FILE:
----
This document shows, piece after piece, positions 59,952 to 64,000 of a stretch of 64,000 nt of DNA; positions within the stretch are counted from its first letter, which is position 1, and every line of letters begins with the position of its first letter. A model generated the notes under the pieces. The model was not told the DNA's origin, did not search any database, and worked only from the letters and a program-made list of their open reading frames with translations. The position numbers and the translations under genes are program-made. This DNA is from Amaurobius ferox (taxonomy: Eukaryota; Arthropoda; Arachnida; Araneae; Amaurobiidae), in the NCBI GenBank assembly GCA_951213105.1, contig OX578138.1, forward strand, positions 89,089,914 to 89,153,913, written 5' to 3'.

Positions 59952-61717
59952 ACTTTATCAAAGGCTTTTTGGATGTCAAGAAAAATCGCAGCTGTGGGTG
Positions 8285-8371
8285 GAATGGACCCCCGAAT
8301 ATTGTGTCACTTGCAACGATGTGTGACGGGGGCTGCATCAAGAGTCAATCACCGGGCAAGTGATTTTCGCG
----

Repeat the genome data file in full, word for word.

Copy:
This document shows, piece after piece, positions 59,952 to 64,000 of a stretch of 64,000 nt of DNA; positions within the stretch are counted from its first letter, which is position 1, and every line of letters begins with the position of its first letter. A model generated the notes under the pieces. The model was not told the DNA's origin, did not search any database, and worked only from the letters and a program-made list of their open reading frames with translations. The position numbers and the translations under genes are program-made. This DNA is from Amaurobius ferox (taxonomy: Eukaryota; Arthropoda; Arachnida; Araneae; Amaurobiidae), in the NCBI GenBank assembly GCA_951213105.1, contig OX578138.1, forward strand, positions 89,089,914 to 89,153,913, written 5' to 3'.

Positions 59952-61717
59952 ACTTTATCAAAGGCTTTTTGGATGTCAAGAAAAATCGCAGCTGTGGGTG
Positions 8285-8371
8285 GAATGGACCCCCGAAT
8301 ATTGTGTCACTTGCAACGATGTGTGACGGGGGCTGCATCAAGAGTCAATCACCGGGCAAGTGATTTTCGCG